Every year children anxiously count down the days until they are able to put on their costumes and head out into the neighborhood in search of candy. Although Halloween is meant to be a fun occasion for the young and the old alike, it can also be unsafe.
Costumes may impair a child’s vision and motor function. The American Academy of Orthopaedic Surgeons says that studies indicate Halloween is in the top three among holidays that produce the most visits to hospital emergency rooms. Finger and hand injuries account for 17.6 percent of injuries, and children ages 10 to 14 sustain the greatest proportion of Halloween injuries. Trips and falls also account for a high number of injuries.
There are also a good deal of children who become injured before Halloween arrives, many of whom sustain lacerations when carving pumpkins.
To make Halloween a safe holiday, children and adults can heed these suggestions.
Wear comfortable, sturdy shoes
Although kids might want to wear shoes that match the costume, shoes that fit well and are comfortable are a safer bet. This will help prevent tripping and falling over cumbersome shoes. It also reduces the risk of developing blisters and discomfort when walking from home to home.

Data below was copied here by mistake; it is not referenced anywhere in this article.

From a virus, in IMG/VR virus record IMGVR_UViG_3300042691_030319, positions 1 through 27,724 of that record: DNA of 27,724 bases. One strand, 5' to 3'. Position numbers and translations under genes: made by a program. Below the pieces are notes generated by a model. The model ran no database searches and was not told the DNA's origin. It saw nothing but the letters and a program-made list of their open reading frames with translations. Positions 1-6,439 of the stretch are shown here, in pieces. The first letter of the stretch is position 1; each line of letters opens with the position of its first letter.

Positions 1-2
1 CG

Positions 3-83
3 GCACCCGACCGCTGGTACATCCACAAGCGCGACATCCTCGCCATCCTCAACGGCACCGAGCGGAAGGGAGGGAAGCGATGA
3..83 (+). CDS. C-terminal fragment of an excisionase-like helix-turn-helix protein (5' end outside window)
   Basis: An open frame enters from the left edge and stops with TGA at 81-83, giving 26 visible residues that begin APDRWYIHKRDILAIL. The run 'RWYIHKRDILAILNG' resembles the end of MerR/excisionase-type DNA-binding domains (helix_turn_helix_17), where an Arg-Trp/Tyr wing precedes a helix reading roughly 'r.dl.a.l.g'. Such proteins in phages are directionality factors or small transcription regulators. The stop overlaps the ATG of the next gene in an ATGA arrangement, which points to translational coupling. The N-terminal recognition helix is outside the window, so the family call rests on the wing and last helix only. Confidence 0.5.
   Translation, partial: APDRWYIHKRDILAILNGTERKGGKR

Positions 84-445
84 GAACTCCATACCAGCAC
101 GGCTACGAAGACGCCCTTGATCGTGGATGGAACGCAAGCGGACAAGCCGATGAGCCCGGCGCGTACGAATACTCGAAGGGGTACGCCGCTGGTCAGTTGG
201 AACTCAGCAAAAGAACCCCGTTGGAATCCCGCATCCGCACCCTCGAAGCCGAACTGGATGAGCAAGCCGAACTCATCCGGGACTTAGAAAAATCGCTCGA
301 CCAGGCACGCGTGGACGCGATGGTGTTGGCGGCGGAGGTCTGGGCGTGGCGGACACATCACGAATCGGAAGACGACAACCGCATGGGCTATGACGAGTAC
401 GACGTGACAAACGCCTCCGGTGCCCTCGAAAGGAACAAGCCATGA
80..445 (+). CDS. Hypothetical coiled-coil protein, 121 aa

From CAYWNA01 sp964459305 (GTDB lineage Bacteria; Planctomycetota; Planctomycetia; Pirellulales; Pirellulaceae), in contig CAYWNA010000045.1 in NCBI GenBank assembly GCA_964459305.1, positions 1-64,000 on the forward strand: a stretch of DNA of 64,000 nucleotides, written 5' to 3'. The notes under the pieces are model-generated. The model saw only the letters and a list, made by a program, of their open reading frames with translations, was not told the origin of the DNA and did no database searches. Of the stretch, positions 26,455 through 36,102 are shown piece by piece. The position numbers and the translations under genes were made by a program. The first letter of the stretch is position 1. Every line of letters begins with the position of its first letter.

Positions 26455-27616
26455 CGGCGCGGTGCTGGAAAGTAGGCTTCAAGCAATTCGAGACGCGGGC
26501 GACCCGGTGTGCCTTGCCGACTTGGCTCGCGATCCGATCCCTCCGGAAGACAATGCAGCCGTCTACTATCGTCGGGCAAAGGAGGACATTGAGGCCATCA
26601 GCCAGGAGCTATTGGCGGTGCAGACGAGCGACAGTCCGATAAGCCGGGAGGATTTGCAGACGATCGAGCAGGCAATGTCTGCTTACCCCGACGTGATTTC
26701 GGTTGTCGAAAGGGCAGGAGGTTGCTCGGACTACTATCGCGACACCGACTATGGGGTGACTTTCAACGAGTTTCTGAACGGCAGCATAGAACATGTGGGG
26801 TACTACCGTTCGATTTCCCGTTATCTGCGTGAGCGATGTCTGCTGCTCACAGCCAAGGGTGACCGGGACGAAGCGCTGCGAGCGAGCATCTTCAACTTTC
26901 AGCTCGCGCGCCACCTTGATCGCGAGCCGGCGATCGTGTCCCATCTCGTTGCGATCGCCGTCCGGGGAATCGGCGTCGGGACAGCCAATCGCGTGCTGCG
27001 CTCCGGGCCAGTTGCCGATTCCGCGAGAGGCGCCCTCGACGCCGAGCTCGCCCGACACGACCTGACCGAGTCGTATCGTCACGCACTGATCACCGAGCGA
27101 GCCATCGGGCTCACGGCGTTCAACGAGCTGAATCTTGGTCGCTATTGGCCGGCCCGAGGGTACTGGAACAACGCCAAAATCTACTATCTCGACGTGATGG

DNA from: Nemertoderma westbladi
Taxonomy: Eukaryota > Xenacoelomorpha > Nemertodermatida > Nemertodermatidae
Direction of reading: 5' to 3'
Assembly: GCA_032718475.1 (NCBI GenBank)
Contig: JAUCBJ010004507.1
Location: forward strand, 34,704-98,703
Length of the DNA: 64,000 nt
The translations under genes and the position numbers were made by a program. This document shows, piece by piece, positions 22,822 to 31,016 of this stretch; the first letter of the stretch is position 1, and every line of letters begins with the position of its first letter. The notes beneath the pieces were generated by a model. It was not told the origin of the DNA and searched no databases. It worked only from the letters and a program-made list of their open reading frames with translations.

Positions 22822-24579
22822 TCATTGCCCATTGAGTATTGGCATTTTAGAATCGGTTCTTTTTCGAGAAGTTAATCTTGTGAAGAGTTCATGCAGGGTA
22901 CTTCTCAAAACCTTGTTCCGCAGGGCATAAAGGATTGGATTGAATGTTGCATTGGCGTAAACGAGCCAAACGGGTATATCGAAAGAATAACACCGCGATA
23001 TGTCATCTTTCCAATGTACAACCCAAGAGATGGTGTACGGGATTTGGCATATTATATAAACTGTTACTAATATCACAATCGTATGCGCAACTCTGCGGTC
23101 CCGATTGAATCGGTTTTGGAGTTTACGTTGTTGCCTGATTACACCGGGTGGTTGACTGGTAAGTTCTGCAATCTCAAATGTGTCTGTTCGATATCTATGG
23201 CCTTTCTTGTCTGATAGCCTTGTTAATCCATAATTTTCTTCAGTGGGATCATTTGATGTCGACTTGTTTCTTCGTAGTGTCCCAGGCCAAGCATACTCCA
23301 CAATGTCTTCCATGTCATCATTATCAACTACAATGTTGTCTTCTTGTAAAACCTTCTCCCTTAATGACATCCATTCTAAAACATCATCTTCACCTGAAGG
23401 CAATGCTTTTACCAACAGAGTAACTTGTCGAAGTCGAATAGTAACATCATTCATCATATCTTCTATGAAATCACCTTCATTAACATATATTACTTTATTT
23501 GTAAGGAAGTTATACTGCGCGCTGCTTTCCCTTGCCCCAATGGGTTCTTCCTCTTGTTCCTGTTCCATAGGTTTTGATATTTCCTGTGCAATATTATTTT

Go trick-or-treating in groups
Children should not be allowed to go out in search of candy alone. Going in a group means that someone can get help if need be. Also, there is safety in numbers. Predators won’t view a child as an easy target if he or she is with fellow trick-or-treaters.
Since daylight saving time begins shortly after Halloween, there are fewer hours of daylight for trick-or-treating. When Halloween falls on a weekday, children have to wait until after school to venture out, and it can quickly become dark. Therefore, make sure that children are equipped with flashlights and put reflective tape on their costumes so they will be more visible to fellow pedestrians and motorists.
Stick to the sidewalks
Children should stay on sidewalks and cross the street only at established crosswalks.
Do not enter homes
Unless a child is with an adult and the home is owned by a trusted friend, kids should not enter homes for treats.
Avoid candles and jack-o-lanterns
A costume can easily catch on fire, so it is best to steer clear of candles, luminaries and lit pumpkins.
Costumes can become hot and uncomfortable, especially when worn for long periods of time. Be sure children have water to rehydrate themselves.
Select flexible swords and knives if they are accompanying a costume. Avoid rigid items that can cause injuries.
Examine all candy before eating
Before kids have their first bite, parents should inspect candy wrappers to determine if there has been any tampering. Also, avoid homemade treats from homes unless you know the people who prepared the items.
Metro Creative Graphics Inc.